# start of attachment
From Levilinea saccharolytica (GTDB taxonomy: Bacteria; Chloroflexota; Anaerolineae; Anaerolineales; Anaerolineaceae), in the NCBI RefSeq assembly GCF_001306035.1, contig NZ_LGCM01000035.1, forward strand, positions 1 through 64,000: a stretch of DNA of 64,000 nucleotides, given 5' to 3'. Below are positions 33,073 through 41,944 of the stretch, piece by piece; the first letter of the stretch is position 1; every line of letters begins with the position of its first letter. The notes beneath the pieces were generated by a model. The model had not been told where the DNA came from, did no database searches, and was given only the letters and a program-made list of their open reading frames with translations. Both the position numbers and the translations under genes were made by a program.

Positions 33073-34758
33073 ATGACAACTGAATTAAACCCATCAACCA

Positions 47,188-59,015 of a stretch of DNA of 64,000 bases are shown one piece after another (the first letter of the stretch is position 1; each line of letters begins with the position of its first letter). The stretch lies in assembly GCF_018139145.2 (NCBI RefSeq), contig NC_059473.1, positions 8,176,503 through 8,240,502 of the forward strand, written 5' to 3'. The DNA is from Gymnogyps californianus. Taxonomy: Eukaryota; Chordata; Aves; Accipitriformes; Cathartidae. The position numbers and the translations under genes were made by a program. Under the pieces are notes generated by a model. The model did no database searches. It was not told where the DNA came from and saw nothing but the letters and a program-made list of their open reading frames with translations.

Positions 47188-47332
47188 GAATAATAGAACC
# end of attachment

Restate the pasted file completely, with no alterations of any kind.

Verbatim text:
From Levilinea saccharolytica (GTDB taxonomy: Bacteria; Chloroflexota; Anaerolineae; Anaerolineales; Anaerolineaceae), in the NCBI RefSeq assembly GCF_001306035.1, contig NZ_LGCM01000035.1, forward strand, positions 1 through 64,000: a stretch of DNA of 64,000 nucleotides, given 5' to 3'. Below are positions 33,073 through 41,944 of the stretch, piece by piece; the first letter of the stretch is position 1; every line of letters begins with the position of its first letter. The notes beneath the pieces were generated by a model. The model had not been told where the DNA came from, did no database searches, and was given only the letters and a program-made list of their open reading frames with translations. Both the position numbers and the translations under genes were made by a program.

Positions 33073-34758
33073 ATGACAACTGAATTAAACCCATCAACCA

Positions 47,188-59,015 of a stretch of DNA of 64,000 bases are shown one piece after another (the first letter of the stretch is position 1; each line of letters begins with the position of its first letter). The stretch lies in assembly GCF_018139145.2 (NCBI RefSeq), contig NC_059473.1, positions 8,176,503 through 8,240,502 of the forward strand, written 5' to 3'. The DNA is from Gymnogyps californianus. Taxonomy: Eukaryota; Chordata; Aves; Accipitriformes; Cathartidae. The position numbers and the translations under genes were made by a program. Under the pieces are notes generated by a model. The model did no database searches. It was not told where the DNA came from and saw nothing but the letters and a program-made list of their open reading frames with translations.

Positions 47188-47332
47188 GAATAATAGAACC